EDGARTOWN, Mass. – President Barack Obama urged Republicans in Congress to stop blocking campaign finance legislation that he said would keep corporations and foreign interests from anonymously trying to influence U.S. elections.

The legislation would require corporations and unions to disclose their spending on political advertising. It also would require corporate and union leaders to appear in ads they financed, saying that they approved the message, as candidates must do.

“The leaders of the other party want to keep the public in the dark,” Obama said in his weekly address on the radio and Internet. “They don’t want you to know which interests are paying for the ads.”

Senate Democrats proposed the bill in response to a Supreme Court ruling in January that overturned a decades-old ban on companies using general-treasury money to run campaign ads supporting or opposing candidates for federal offices. The legislation has passed the House but been blocked by Republicans in the Senate.

“You would think that making these reforms would be a matter of common sense,” Obama said. “But the Republican leaders in Congress said no.”

Senate Republican leader Mitch McConnell of Kentucky said in July that the legislation was an attack on free-speech rights and would silence those who disagreed with the Democrats controlling Congress. He also said the measure was “a transparent effort to rig the fall election for the Democrats,” referring to the midterm elections in November.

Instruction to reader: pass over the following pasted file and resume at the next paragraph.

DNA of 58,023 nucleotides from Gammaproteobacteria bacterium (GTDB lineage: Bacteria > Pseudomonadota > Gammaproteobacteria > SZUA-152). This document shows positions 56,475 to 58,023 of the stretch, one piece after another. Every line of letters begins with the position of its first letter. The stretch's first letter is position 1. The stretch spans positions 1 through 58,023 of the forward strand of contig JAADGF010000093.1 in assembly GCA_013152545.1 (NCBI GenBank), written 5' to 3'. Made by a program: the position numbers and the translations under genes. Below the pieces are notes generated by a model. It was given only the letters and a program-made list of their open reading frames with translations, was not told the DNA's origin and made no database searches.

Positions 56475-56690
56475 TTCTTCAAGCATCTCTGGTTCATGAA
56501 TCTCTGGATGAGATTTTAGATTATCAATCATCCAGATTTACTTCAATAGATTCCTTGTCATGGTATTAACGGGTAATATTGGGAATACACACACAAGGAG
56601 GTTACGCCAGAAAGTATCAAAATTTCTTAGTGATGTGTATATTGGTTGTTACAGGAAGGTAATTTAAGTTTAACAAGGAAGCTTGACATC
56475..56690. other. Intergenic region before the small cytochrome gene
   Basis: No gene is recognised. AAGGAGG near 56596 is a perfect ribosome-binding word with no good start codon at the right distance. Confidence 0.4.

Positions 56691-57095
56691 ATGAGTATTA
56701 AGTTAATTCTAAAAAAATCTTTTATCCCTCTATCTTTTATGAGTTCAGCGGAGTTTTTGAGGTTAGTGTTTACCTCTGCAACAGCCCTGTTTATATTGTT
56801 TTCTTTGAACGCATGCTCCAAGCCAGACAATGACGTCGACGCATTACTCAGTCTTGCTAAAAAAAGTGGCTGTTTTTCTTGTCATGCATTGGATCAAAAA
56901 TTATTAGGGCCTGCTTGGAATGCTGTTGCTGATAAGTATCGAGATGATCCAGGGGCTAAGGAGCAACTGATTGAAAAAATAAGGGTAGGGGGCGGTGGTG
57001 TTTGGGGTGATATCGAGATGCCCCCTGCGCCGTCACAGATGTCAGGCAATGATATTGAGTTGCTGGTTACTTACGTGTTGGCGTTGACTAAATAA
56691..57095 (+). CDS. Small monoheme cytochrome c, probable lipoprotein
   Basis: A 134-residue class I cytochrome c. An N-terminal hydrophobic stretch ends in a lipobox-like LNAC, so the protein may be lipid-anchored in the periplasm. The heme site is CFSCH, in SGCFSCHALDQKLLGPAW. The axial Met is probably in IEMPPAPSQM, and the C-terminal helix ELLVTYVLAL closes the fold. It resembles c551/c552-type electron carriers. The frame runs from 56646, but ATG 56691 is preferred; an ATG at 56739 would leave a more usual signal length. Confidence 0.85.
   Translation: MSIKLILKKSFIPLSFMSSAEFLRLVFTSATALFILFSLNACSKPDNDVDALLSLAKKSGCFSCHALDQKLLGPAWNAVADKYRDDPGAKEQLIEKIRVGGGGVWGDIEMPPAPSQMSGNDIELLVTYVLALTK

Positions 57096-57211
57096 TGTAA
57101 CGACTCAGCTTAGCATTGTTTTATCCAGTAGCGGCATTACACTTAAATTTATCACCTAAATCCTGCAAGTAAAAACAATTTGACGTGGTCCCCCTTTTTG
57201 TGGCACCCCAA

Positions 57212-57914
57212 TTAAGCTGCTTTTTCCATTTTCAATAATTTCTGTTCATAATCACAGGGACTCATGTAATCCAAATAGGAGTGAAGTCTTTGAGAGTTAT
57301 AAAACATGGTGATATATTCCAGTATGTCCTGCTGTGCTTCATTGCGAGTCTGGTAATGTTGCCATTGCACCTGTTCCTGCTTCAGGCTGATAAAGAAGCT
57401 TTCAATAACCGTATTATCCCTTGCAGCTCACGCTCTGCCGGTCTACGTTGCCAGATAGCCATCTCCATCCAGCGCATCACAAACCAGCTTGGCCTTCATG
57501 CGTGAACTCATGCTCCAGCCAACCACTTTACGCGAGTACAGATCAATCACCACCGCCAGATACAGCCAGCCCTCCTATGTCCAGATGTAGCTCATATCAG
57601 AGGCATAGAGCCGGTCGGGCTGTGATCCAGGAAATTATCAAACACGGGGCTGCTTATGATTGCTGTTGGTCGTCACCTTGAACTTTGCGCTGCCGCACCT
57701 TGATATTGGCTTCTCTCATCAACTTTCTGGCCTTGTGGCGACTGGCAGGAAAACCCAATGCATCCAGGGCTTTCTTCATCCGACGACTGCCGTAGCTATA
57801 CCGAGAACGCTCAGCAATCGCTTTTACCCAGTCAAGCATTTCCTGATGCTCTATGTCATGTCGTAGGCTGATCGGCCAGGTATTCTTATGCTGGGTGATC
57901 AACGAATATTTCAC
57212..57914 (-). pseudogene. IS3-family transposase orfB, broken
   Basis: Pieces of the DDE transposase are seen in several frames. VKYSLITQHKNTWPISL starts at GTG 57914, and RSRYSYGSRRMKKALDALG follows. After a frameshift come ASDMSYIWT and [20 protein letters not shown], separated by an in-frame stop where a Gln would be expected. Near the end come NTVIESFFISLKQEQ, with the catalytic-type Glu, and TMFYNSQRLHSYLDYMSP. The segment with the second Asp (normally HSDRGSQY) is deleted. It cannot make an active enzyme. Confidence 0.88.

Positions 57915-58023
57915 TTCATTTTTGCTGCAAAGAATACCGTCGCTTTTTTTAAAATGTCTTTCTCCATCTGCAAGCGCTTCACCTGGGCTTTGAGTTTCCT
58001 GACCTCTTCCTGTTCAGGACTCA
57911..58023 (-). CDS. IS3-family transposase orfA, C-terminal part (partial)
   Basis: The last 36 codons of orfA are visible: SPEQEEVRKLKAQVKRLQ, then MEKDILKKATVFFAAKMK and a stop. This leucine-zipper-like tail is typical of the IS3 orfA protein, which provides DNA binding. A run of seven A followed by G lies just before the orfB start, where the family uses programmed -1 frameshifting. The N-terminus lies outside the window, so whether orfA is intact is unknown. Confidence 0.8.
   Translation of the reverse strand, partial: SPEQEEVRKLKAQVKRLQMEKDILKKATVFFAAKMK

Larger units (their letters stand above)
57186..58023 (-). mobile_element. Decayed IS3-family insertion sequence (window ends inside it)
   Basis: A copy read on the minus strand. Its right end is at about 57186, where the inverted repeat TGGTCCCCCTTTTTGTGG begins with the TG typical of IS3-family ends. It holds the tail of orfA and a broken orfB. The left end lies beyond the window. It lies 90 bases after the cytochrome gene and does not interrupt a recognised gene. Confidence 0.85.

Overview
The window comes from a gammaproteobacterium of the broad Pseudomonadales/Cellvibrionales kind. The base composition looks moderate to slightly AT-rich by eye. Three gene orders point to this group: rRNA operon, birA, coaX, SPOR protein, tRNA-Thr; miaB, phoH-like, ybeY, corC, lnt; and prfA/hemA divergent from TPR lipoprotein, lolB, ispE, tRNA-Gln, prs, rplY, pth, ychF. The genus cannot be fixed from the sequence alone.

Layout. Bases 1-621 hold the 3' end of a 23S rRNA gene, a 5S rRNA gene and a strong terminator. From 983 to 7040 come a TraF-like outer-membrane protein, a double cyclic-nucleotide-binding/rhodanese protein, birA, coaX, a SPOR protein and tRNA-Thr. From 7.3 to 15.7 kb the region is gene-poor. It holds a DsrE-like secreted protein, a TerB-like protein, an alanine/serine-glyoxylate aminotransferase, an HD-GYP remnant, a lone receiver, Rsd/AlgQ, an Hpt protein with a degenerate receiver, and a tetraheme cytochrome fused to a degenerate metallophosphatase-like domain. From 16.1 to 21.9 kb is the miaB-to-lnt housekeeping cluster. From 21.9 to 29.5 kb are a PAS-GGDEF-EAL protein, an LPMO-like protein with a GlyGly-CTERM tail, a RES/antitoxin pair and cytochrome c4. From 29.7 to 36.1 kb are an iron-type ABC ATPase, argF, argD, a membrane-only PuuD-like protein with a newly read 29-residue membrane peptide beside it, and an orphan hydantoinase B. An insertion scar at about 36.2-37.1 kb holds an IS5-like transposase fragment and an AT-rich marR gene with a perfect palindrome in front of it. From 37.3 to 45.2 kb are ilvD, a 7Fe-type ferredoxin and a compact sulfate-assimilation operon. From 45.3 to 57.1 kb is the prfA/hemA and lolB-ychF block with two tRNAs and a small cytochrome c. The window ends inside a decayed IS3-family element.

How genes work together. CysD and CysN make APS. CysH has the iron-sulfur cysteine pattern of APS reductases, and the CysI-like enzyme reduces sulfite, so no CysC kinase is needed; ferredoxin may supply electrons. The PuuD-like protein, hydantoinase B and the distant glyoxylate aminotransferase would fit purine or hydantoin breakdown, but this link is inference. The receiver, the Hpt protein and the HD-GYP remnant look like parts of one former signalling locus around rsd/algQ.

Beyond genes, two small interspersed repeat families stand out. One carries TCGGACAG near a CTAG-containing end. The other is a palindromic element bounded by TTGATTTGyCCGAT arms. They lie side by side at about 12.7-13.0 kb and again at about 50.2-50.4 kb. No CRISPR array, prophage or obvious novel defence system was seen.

Obama urged Americans to challenge politicians who benefit from anonymously funded ads to defend the practice or back steps to change the rules.

“The only people who don’t want to disclose the truth are people with something to hide,” Obama said. The voices of regular voters would be “drowned out by millions of dollars in secret, special-interest advertising” without the legislation, he said

“This is an issue that goes to whether or not we will have a democracy that works for ordinary Americans,” he said.

In the Republican address, Hawaii Representative Charles Djou urged House Speaker Nancy Pelosi to allow a vote on $1.3 trillion in spending cuts identified by Republicans, such as an end to the economic stimulus program and a freeze of federal salaries and hiring.

“Even if the powers-that-be in Washington do not support less government and less spending, they should at least provide those of us who do with a chance to give the American people the common-sense fiscal discipline they are demanding,” he said.

Republicans have stepped up their criticism of federal spending as the budget deficit has risen; it is projected to be $1.34 trillion this fiscal year and the national debt will grow to $10 trillion next year, according to the Congressional Budget Office.

“No price tag has been too high for Washington, and now we’re all paying the price,” Djou said. “Altogether, we now owe more than $43,000 for each man, woman and child in the United States. That is a frightening number.”

Djou also warned that efforts by Democrats to let some of President George W. Bush’s tax cuts expire would result in higher unemployment because most of the burden would fall on small businesses.

“We will not fix the deficit until we cut spending and have real economic growth — and we will not have real economic growth if we keep raising taxes on small businesses,” he said.